The GOP Tax Plan Takes From Orphans, Gives to Trust-Fund Kids

The forgotten boys and girls of America will be forgotten once more. Photo: Universal History Archive/UIG via Getty Images

Donald Trump promised that his tax cuts wouldn’t benefit the “the wealthy and well-connected,” but rather America’s “forgotten men and women.” This was always a transparent lie. But it was impossible to appreciate just how gaudily Orwellian the president’s “populism” was, until congressional Republicans unveiled their detailed tax plan Thursday morning.

The Tax Cuts and Jobs Act doesn’t just redistribute trillions of dollars to corporate shareholders; or provide a windfall to wealthy business owners; or repeal the tax on estates worth more than $5.5 million dollars: It also allows the heirs of those estates to avoid paying any capital gains on their inherited assets — while ending a tax credit for adoption expenses, which was specifically designed to encourage adoption.

In other words, the law finances a giant gift to multimillionaire trust-fund kids, by (among other things) cutting subsidies that benefit orphans. Even by the modern GOP’s illustrious standards, this a stunningly ruthless act of class war.

Under our current tax system, you don’t have to pay any taxes on the appreciation of your assets (whether they be stock, real-estate, or fine art) until you “realize the gain” — typically, by selling it. One implication of this: If you die before selling that West Village brownstone you bought in 1970 (or what have you), then the millions of dollars you made on that investment are never taxed at all. According to the Center for Budget and Policy Priorities, unrealized capital gains account for around 32 percent of the value of estates worth between $5 million and $10 million — and 55 percent of the value of estates worth more than $100 million.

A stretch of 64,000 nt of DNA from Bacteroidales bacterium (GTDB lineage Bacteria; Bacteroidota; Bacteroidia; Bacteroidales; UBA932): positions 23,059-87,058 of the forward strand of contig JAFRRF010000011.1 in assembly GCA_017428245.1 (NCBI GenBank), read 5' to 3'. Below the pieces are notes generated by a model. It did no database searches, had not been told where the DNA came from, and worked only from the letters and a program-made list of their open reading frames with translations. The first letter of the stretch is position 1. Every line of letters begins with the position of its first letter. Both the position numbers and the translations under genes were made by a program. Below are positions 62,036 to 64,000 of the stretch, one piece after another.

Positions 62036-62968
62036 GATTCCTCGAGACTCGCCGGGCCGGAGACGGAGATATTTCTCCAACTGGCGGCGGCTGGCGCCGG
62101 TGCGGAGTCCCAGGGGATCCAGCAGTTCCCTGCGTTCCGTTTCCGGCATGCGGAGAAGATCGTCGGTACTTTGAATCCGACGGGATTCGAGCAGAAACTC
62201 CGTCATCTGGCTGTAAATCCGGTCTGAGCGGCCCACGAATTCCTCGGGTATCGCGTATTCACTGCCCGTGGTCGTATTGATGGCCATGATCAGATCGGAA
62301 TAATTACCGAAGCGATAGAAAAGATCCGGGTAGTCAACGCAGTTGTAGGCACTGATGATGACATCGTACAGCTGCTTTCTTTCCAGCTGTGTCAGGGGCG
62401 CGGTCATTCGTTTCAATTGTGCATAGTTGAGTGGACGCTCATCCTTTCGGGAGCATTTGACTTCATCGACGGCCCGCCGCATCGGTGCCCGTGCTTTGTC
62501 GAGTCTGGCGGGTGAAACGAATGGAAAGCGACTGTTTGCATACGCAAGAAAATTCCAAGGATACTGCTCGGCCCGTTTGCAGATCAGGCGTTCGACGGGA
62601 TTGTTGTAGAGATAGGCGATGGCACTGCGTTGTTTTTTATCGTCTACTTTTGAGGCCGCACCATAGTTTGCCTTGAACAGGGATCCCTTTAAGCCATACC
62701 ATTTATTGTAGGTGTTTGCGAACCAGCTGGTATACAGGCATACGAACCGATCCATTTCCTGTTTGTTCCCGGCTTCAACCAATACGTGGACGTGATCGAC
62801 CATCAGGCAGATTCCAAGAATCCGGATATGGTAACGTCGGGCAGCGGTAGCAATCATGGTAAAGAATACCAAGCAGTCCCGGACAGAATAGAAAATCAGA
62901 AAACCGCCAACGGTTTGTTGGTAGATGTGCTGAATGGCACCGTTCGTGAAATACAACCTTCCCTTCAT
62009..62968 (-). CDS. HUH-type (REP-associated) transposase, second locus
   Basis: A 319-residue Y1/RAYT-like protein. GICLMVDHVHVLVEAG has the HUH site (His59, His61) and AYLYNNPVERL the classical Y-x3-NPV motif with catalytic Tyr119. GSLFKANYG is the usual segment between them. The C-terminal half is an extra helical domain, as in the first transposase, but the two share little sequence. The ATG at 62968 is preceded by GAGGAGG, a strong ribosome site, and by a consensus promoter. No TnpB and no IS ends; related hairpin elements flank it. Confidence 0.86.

One of the purposes of the estate tax, then, was to ensure that the government gets a piece of these untaxed capital gains. After all, why should $10,000 increases in labor income be subject to taxation, but multimillion-dollar increases in capital income accrue entirely to their idle owners? To the extent that our society values progressivity in its tax code — and mobility on its socioeconomic ladder — this policy makes no sense.

Thus, previous Republican proposals for estate-tax repeal at least imposed some limited form of capital-gains tax on the heirs of multimillion-dollar estates. But the Trump tax plan lets those scions keep every penny they didn’t earn — while giving America’s orphans an even harder-knock life.

The GOP Tax Plan Hurts Orphans, Helps Trust-Fund Kids